No fowl at the fair

Enterprise file photo — Melissa Hale-Spencer

Displaying her knowledge and her bird for a judge, Marcy Forti of Knox has competed for years at the Altamont Fair. This year, there will be no poultry competition at the fair; the state is banning all live fowl competitions because of avian flu in other parts of the country.

GUILDERLAND — Because of avian flu in the other parts of the country, New York’s Department of Agriculture and Markets announced Tuesday the state is banning all live fowl competitions.

“It’s very disappointing,” said Jeffrey L’Arche, the poultry superintendent for the Altamont Fair. “I hope it’s just temporary, just for one year.”

The August fair, which serves Albany, Greene, and Schenectady counties, in recent years has displayed 800 to 1,000 birds, including chickens, ducks, guinea hens, and geese, in its poultry barn. The fair has also held judging competitions for youth.

L’Arche said on Tuesday afternoon he was not “terribly surprised” by the ban and can understand the state wanting to be proactive.

“This really hits us,” said Amy Anderson, manager of the Altamont Fair, on Wednesday. “We have an entire building dedicated to poultry. She also said, because of the ban, there will be no baby chicks or baby ducks in the Agriculture and Science Building.

“We’re putting on our creative thinking caps,” Anderson said of how to fill the void. One idea, she said, is to use the poultry barn for displays from wildlife rescue agencies. Any ideas from the public would be welcome, she said, and can be emailed to the fair office:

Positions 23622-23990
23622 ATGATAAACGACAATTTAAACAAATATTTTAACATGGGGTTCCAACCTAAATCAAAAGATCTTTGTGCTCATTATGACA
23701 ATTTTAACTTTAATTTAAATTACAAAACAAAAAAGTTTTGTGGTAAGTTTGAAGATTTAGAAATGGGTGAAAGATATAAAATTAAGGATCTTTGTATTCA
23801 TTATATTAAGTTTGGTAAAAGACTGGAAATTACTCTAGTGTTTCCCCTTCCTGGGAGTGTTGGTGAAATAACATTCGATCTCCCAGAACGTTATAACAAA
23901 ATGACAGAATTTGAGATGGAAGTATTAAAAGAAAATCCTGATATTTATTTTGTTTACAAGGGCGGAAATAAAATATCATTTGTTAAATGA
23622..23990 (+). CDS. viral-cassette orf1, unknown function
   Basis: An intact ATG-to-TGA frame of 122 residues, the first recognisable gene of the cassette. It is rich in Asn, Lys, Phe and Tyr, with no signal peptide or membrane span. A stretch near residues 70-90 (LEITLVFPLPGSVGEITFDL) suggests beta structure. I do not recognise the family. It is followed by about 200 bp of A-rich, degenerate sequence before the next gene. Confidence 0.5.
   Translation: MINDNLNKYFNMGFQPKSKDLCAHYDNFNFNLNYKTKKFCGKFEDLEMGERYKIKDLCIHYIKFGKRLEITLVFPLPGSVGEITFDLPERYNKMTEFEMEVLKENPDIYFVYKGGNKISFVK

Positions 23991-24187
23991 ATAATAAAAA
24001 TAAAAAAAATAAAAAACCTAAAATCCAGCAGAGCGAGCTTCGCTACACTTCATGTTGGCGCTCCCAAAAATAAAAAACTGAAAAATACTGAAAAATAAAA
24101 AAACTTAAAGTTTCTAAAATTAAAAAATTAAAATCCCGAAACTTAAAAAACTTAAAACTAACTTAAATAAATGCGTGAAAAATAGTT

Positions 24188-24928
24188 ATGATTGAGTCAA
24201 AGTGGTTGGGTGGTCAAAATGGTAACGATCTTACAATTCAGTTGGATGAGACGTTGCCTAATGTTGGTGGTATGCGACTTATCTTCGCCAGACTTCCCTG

“It’s breaking our hearts,” Anderson concluded. “We love having our birds.”

The current influenza outbreak while deadly to birds does not affect humans, according to a release from Agriculture and Markets; the outbreak, concentrated in two strains — H5N2 and H5N8 — has been found on more than 170 farms in 20 states in the West, Midwest, and South and in two Canadian provinces. Officials have called it the largest avian influenza outbreak in United States history, with over 35 million birds dying or being euthanized.

“Avian influenza has not yet been detected in New York State, but it is a very serious threat to poultry and all breeds of fowl and is continuing to spread,” said New York’s commissioner of agriculture, Richard Ball, in a statement. “Despite the efforts of the best poultry health experts in North America, we do not fully understand the cause of the rapid spread of this virus.”

Food safety experts recommend properly handling raw poultry to protect against food-borne illness, and cooking chicken to an internal temperature of 165 degrees.

L’Arche said, in the past, he has ordered baby chicks from a hatchery in Iowa, Murray McMurray Hatchery, that hatches 10,000 chicks a day, from March to September.

He said it would be sad to forgo the fair’s baby chick project. “It’s always been a favorite,” he said. Chickens take 21 days to hatch and they are started, under incubation, so that some of them hatch each day of the fair.